The Frantic Friar: Luther as Madman in Thomas More’s Responsio ad Lutherum

In 1520, King Henry VIII of England, appalled by Martin Luther’s treatise On the Babylonian Captivity of the Church, composed an erudite and combative reply—the famous Assertio Septem Sacramentorum—for which he was awarded the title Defensor Fidei (‘Defender of the Faith’) by Pope Leo X. Disseminated rapidly throughout the continent, Henry’s scornful dismissal of Luther’s theology became so popular that the reformer soon had no choice but to reply. The result (Contra Henricum Regem Angliae, 1522) was a blistering stream of invective so abusive in tone that many of the reformer’s own friends were aghast. Since Henry did not deign at that time to engage further with Luther directly, two of his most trusted courtiers, Bishop John Fisher and Sir Thomas More, replied on his behalf. While Fisher opted for a calm restatement of the King’s arguments, it was left to More to confront Luther with a hostile intensity that matched—and even exceeded—that of the Contra Henricum.

More’s Responsio ad Lutherum (1523), a learned, witty, and painstaking attempt to refute Luther’s position, draws on the long classical and patristic traditions of condemning an opponent in terms which vividly suggest the excesses of insanity. In More’s verbal arsenal, however, furor and a cluster of related Latin words (insania, dementia, delirium, furiae, rabies, etc.) are deployed alongside a range of more recondite vocabulary which is extraordinary even by the extreme polemical standards of the time. More’s typically humanist rhetorical strategy of using subtle classical allusions and a variety of literary devices to heap scorn on Luther has been well documented, but comparatively little attention has been paid to the motif of madness, the dominant theme of the Responsio’s numerous taunts. When More’s furor-language is compared both with that of his classical models and that of the related Latin polemics of Henry and Luther, a key ideological tension—the uneasy relationship between classical humanism and the related but distinct movement for biblical reform—is laid bare. More’s reaction to the arguments of his antagonist, though he consistently affects to consider them hardly worth refuting, reveals a quintessentially humanistic approach: driven by a robust confidence in human rationality, More relies on his mastery of the classical tradition to bring the full Latin lexicon of derangement to bear on an opponent whose heresy tramples on reason itself (ratio), though he ironically fails in the process to engage fully with Luther’s central theological claims concerning the Church and its proper sources of authority.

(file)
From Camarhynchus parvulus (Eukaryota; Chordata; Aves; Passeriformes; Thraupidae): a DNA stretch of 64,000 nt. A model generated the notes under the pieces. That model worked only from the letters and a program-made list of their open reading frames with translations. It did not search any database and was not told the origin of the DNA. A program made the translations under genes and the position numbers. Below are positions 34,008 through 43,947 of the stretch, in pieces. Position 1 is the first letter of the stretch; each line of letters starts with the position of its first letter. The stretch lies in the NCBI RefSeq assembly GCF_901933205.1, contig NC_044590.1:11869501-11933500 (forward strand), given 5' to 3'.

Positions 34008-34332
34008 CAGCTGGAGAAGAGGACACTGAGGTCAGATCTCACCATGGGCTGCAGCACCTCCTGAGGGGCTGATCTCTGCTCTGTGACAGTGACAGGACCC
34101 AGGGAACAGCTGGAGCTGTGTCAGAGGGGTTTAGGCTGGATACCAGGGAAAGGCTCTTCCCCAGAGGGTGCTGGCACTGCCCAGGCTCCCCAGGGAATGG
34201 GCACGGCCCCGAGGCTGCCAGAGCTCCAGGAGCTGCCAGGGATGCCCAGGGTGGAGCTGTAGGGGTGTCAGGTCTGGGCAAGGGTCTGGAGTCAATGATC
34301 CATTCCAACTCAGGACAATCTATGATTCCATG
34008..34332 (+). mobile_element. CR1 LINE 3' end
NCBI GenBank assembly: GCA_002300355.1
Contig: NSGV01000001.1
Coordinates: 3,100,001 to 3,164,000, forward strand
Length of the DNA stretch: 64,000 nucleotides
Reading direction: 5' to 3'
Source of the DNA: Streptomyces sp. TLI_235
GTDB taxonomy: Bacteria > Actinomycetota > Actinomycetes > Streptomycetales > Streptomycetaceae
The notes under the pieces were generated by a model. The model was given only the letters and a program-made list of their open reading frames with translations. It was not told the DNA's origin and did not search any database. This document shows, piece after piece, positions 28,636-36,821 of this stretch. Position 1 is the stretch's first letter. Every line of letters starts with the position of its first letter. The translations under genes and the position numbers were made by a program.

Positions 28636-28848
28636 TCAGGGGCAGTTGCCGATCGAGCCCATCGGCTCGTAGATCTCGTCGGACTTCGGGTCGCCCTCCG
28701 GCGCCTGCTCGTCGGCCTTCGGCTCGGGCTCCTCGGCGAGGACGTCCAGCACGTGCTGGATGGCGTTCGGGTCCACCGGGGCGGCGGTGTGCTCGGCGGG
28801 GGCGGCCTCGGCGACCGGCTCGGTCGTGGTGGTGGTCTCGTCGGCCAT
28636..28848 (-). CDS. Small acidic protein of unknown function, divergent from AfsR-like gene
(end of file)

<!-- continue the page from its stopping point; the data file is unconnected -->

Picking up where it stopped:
(All Latin in the presentation and handout will be translated)

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